While defense attorneys believe the federal appeal filed Wednesday contains no damaging information against Tom Welch and Dave Johnson, some say its mere existence is harmful to the success of future Olympic Games.
William Taylor, Welch's Washington, D.C., attorney, sees nothing in the 57-page brief that could harm his client's defense.
"It's nothing we haven't heard before," Taylor said. "It's a valiant try, but Judge Sam was right, and we expect that in due course the Court of Appeals is going to agree."
However, he said, the timing of the filing is regrettable.
"I think that what Tom and Dave are most saddened by is that this occurs on the eve of the Games," he said. "The reality is, as everybody knows, that the Games are in Salt Lake City because of their efforts. And for there to be this event that clouds the joy that everybody feels about it is very unfortunate."
Just as Welch and Johnson hoped the case would not resurface after U.S. District Judge David Sam last year dismissed the 15 criminal counts against the former Olympic bid leaders, so did the U.S. Olympic Committee.
A USOC spokesman Wednesday suggested the Colorado Springs-based organization could suffer financially by the Justice Department's decision to continue the case.
"Any doubt that lingers on the scandal or the issues related to it is not good news for the USOC or for America's athletes," said Mike Moran, USOC managing director of media relations. "We will soon enter a critical period where we must renew all of our sponsorships."
Most of the sponsorship deals for the U.S. Olympic team expire after the 2004 Summer Games in Athens, Greece. Those deals included marketing rights to the 2002 Winter Games in Salt Lake City.
The soonest an American city could host the Olympics again is 2012.
"An issue like this could cause us some headaches as we attempt to generate the revenue required to fund our mission," Moran said.
The appeal is likely not being welcomed by Utahns either.
According to a November 2001 KSL/Deseret News poll, an overwhelming 61 percent said the Justice Department definitely should not appeal Sam's decision, and another 21 percent said the case probably should be dropped.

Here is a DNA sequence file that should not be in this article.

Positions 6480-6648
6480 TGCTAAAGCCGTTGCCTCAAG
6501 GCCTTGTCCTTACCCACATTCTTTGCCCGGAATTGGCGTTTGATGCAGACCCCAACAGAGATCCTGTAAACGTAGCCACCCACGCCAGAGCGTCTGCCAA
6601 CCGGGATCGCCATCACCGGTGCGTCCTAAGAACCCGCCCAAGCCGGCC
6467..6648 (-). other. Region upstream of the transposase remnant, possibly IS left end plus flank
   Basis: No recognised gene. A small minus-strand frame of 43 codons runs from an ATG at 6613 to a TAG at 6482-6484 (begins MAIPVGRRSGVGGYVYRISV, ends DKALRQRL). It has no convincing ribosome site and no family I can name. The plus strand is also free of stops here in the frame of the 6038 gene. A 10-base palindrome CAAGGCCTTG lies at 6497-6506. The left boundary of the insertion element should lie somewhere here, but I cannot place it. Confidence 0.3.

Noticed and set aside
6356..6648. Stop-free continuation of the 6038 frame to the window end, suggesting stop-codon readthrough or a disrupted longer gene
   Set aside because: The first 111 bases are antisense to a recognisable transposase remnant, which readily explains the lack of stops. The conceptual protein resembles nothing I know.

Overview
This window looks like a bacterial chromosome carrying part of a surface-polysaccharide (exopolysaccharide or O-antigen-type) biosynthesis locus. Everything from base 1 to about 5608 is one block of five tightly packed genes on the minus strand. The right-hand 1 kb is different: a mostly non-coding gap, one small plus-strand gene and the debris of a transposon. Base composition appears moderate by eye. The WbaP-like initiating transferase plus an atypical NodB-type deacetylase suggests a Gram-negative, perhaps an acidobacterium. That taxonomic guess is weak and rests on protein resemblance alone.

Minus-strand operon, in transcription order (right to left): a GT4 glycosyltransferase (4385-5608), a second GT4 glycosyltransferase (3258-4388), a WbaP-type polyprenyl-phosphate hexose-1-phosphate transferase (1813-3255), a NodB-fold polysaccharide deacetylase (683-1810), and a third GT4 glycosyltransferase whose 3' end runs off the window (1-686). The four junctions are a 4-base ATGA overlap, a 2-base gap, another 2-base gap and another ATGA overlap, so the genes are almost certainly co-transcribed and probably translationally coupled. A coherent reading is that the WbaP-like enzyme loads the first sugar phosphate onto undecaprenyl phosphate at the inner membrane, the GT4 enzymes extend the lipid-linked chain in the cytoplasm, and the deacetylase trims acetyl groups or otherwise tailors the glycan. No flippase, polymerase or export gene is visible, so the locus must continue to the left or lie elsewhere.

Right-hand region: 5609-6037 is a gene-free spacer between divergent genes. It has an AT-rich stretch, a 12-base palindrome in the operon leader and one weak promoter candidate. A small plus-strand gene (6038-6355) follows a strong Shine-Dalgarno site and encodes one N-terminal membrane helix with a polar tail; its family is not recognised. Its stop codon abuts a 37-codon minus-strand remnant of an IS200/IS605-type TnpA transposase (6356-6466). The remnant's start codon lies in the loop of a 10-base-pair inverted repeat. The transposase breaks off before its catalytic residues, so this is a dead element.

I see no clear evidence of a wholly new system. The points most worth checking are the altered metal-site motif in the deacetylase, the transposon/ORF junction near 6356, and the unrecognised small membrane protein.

In the same Dan Jones and Associates survey, only 33 percent believed prosecuting Welch and Johnson is in the public interest.
Regardless, Salt Lake Olympic planners say the continued prosecution will have no effect on the success of Utah's Games.
"This decision has no impact on the Games, the Salt Lake Organizing Committee or the athletes," SLOC spokeswoman Caroline Shaw said. "The 2002 Winter Olympic Games are about Olympians, not managers."
Since the scandal surfaced in late 1998, the USOC has revamped its bid process for cities vying to become the American candidate to host Games. "The lessons learned have served us well," Moran said.
That should please Justice Department officials, who declared in Wednesday's filing their intent to safeguard the country from future scandals.
The 57-page brief challenges the legal reasoning on which Sam based his July and November decisions, which first dismissed four racketeering charges and later tossed out 11 fraud and conspiracy counts against the two men accused of using $1 million in cash, scholarships and gifts to influence International Olympic Committee during the bid process. The dealings were "classic bribes" that are clearly illegal under Utah's commercial bribery statute, prosecutors said.
In part, Sam dismissed the racketeering charges, brought under the federal Travel Act, because the men's conduct did not involve organized crime. While one of the driving forces behind the Travel Act was to combat organized crime, the brief states, it is not a necessary element for prosecution.
Sam noted that the state chose not to prosecute Welch and Johnson under its own commercial bribery statute, the basis for the federal charges.
But that shouldn't matter, the government said. "The decisions of Utah prosecutors are not relevant in any of these respects to the question whether this Travel Act prosecution may proceed."
And although the Utah Attorney General's Office declined to file state charges against the men, government attorneys argue the Utah Supreme Court would rule that the commercial bribery statute clearly applies to their conduct.
"It is plain that the statute covers the substantial cash payoffs allegedly made by defendants as bribes or attempted bribes to IOC members," the brief states.
The brief also addresses defense attorneys' claims that the fraud and conspiracy charges cannot stand without the key racketeering charges. The 10th Circuit can choose to reinstate all, or only some, of the original charges.
Prosecutors believe ample evidence exists to prove Welch and Johnson participated in a scheme to deprive the Salt Lake Bid Committee, even without the bribery allegations.
The fraud charges accuse Welch and Johnson of hiding their conduct from the Salt Lake Bid Committee's board of trustees. For example, prosecutors say the men claimed to set up a program to purchase sports equipment for underprivileged athletes in Africa. However, the program was actually used "as an accounting ruse to hide their bribery payments."
Welch and Johnson also allegedly "solicited a large donation from an Olympic sponsor, insisted that it be in cash, and then, in airports and hotels, collected envelopes thick with currency, totaling $131,000, which was never recorded" in the bid committee's financial records, the brief states.
The men maintain their dealings were done with the full knowledge of top Salt Lake Olympic, political and business leaders.
Defense attorneys have 30 days to respond the to the filing, and Justice Department attorneys will have an opportunity to respond after that. The case will then be scheduled for oral argument before a three-judge panel later this year.
Contributing: Brady Snyder and Lisa Riley Roche